Redundancy: a Benefit When Dealing in Data
Data is the backbone of any modern business. Since your organization relies so much on it, you need to have measures put into place to ensure that your business can access it in some way, shape or form at all times. This is easier said than done, especially for a business on a budget. We’ll walk you through how you can implement a comprehensive data backup solution to protect your organization.
Ordinarily, the word redundant would be used for something that’s not needed. For example, having two jugs of orange juice in your refrigerator would be considered redundant because you only ever need one at a time. Your data can be considered in much the same way. You want a second, or even third, copy of your data on the off-chance that you need it.
This is why we say you want data redundancy--it’s a worst-case scenario, certainly, but you’re out of luck if you do ever encounter a situation where your data is unavailable. Here are some of the major considerations that you want to remember when thinking about data redundancy, as well as data backup and disaster recovery.
How Much Data You’re Recovering
Depending on your data backup solution, you could either be taking backups once a day or you could be taking them multiple times a day. If you’re only taking them once at the end of the day, you could lose up to an entire day’s worth of data in the event of a disaster. On the other hand, if you use a snapshot-based backup solution, you only take backups of data that has changed since the last time you took one, allowing you to back up your data as often as every fifteen minutes. It’s the ideal way to back up your data, and it allows you to keep it as redundant as possible.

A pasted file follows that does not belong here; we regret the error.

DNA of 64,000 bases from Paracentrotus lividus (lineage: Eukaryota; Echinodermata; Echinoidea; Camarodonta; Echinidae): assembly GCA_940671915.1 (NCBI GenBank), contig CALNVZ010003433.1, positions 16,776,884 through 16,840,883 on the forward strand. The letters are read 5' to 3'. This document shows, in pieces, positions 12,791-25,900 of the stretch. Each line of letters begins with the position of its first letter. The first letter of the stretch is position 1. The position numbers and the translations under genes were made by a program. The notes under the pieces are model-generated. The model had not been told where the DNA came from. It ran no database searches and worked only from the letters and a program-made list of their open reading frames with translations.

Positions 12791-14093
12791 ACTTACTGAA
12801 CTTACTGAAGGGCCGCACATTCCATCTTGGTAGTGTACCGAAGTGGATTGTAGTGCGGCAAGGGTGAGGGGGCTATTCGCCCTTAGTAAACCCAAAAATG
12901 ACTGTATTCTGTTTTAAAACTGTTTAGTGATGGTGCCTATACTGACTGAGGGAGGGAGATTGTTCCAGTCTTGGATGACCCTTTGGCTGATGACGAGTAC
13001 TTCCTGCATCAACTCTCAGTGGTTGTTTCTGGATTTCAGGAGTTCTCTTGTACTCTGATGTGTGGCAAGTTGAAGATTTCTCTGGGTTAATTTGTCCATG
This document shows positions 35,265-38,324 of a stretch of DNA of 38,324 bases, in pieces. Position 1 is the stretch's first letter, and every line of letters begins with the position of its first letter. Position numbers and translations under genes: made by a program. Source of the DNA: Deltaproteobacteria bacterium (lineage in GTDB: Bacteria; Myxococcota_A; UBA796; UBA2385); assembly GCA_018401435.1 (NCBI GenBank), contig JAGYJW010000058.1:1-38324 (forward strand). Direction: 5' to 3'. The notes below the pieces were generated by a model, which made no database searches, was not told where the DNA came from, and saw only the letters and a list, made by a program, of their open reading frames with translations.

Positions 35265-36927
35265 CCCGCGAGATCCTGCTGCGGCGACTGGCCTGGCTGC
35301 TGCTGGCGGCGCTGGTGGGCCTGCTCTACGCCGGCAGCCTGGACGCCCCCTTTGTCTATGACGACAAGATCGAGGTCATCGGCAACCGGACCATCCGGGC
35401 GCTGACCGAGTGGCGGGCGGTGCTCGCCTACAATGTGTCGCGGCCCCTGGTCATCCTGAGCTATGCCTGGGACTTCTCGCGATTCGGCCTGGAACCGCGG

How Long Your Recovery Takes
If you have a lot of data that needs to be recovered, the process could take much longer than you expect. Furthermore, since you’re restoring from a tape rather than immediately through the cloud, you’ll be opting for a much slower method of restoration. Cloud-based BDR allows your organization to restore data directly to any compatible device--including the BDR device itself--so that you can minimize downtime in the event of a data loss incident.
Where You’re Storing Your Data Backups
Finally, we get to the redundancy aspect of your business’s data backup system. Redundancy is all about having multiple copies of your device, but it’s where you’re storing them that makes a major difference for your organization. You should follow the 3-2-1 rule for data backup and disaster recovery. Basically, you want three copies of your data overall (at least), with two of those being stored off-site in some capacity (like in the cloud or a secure off-site data center), and one on-site in the event you need it.
Does your organization need help with data redundancy or backup and disaster recovery? Hawaii Tech Support can help. To learn more, reach out to us at (808) 535-9700.